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Project Guides

The Wolbachia Project is organized as a five-part lab series. Each Project Guide has been designed to facilitate inquiry-based research experiences and optimize student success in the classroom.


Introductory Activity (Optional)

Wolbachia and Reproductive Parasitism

This activity uses manipulatives to explore the associations between Wolbachia and arthropod hosts. As a result, students will unravel the mystery of this host-microbe symbiosis and investigate its relevance to human health.


Lab 1: Arthropod Collection & Identification (Biodiversity)

To introduce students to the spectacular diversity and abundance of arthropods and to prepare specimens for DNA analysis.

Learning Objectives:gallery1-7
Upon completion of this activity, students will conduct field work to collect insects from local fauna, appreciate the ubiquity of symbiotic microbes in animals, understand how to use a taxonomic key to identify insects to Order, and prepare lab notes and specimens for molecular studies.

Teaching Time: 60-90 minutes

Student Guide: Arthropod Collection & Identification (6/21) (.docx / .pdf)


Lab 2: DNA Extraction (Biotechnology)

To introduce students to DNA extraction techniques and to isolate genomic DNA from arthropods and Wolbachia, the endosymbiotic bacteria that live within the cells of about 40% of insect species.

Learning Objectives:
Upon completion of this activity, students will transition from field work and morphological classification (Lab 1) to molecular biology and biotechnology, learn about DNA as a diagnostic tool to discover unseen microbes, increase abilities in biotechnology, and understand the process of inquiry and discovery-based research. They will isolate total genomic DNA from arthropods identified in the Lab 1.

Prerequisite Skills: Prior practice with micropipettors.

Teaching Time: 90 minutes (2 class periods – optional 45min stopping point on page 7)

Qiagen DNeasy Blood & Tissue Kit (recommended)

Edward’s Buffer

Promega Wizard SV genomic DNA purification system


Lab 3: Polymerase Chain Reaction (Biotechnology)

To screen for Wolbachia symbiont DNA in the extracted DNA from insects using one of the most widely used biotechnology techniques in biological research, the Polymerase Chain Reaction (PCR). PCR amplifies DNA millions of times in just a few hours, so that the DNA becomes easy to detect and study in any fashion.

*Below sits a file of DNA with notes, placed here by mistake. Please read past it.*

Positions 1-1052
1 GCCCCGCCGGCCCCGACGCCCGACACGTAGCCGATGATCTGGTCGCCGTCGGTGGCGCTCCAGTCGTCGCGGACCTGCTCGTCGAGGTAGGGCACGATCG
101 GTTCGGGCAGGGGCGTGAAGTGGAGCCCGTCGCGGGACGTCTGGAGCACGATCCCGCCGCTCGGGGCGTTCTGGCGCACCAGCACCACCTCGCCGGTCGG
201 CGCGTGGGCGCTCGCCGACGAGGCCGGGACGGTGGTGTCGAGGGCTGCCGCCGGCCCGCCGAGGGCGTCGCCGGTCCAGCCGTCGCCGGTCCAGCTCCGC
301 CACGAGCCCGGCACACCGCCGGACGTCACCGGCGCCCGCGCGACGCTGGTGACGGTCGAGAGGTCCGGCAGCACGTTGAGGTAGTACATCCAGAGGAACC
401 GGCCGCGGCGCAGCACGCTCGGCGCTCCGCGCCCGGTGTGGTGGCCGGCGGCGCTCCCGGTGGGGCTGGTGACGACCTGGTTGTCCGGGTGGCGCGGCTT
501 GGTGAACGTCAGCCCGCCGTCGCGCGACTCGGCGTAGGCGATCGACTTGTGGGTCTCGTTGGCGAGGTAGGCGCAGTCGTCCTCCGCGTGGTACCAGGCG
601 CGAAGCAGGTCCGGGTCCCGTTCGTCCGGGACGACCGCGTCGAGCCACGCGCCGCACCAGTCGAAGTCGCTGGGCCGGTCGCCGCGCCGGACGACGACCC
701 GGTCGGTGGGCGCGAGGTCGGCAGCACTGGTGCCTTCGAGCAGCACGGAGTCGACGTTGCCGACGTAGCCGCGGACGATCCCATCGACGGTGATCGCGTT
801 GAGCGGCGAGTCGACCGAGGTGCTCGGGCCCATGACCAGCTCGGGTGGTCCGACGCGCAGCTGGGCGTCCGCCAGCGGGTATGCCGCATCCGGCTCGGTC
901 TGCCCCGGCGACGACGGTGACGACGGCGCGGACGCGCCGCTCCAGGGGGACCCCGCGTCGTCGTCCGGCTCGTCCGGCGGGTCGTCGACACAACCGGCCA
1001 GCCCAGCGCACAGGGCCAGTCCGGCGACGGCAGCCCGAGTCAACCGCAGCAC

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Upon completion of this activity, students will use and understand one of the most useful biotechnology tools in the life sciences (PCR), understand DNA as the hereditary basis of life, utilize DNA as a diagnostic tool to discover microbes, and seamlessly transition their discovery-based science from organisms to molecules. Students will amplify DNA extracted from experimental and control arthropods using Polymerase Chain Reaction (PCR).

Prerequisite Skills: Prior practice with micropipettors.

Teaching Time: 45 minutes

standard PCR (Recommended)

This lab activity requires two separate PCR reactions (Arthropod and Wolbachia) which allows for customization of the annealing temperature. The protocol is recommended for more sensitive Wolbachia detection.

  • Student Guide: Standard PCR (6/21) (.docx / .pdf)

duplex pcr (alternate protocol)

This lab activity condenses the PCR protocol into one duplex reaction that amplifies both arthropod and Wolbachia DNA in the same assay. It will amplify most, but not all, Wolbachia as the annealing temperature is optimized for the arthropod DNA. The protocol is recommended for efficient use of classroom time and resources.

  • Student Guide: Duplex PCR (6/21) (.docx / .pdf)

pcr calculators (optional quick-tools)

Note regarding the PCR protocol


Lab 4: Gel Electrophoresis (Biotechnology)

To determine the presence or absence of PCR products and quantify the size (length of the DNA molecule) of the product.

Learning Objectives:gallery4-4
Upon completion of this activity, students will have integrated scientific discovery, inquiry and biotechnology. Students will understand that DNA contains hereditary information in the form of genes, how DNA samples separate-based upon different sizes, and learn how to stain and visualize DNA samples. We will be using agarose gel electrophoresis to determine the presence and size of the Wolbachia 16S rRNA gene amplified by PCR.

Teaching Time: 90 minutes or two class periods of 45min each

MiniOne System

  • Lab Activity: MiniOne Gel electrophoresis (6/21) (.docx / .pdf)

Standard Gel Electrophoresis

  • Lab Activity: Standard Gel Electrophoresis (6/21) (.docx / .pdf)


Lab 5: Bioinformatics

Bioinformatics I: To analyze and interpret the quality of Sanger sequences, and generate a consensus DNA sequence for bioinformatics analyses.NCBI

Bioinformatics II: (1) To show the ways in which the NCBI online database classifies and nucleutide-blast-cover copyorganizes information on DNA sequences, evolutionary relationships, and scientific publications. (2) To identify an unknown nucleotide sequence from an insect endosymbiont using the NCBI search tool BLAST.

Teaching Time: 90 minutes (one class period for each activity)

I. Sanger Sequence Analysis

II. NCBI Taxonomy & BLAST Searching

Required resources: DNA Sequence Files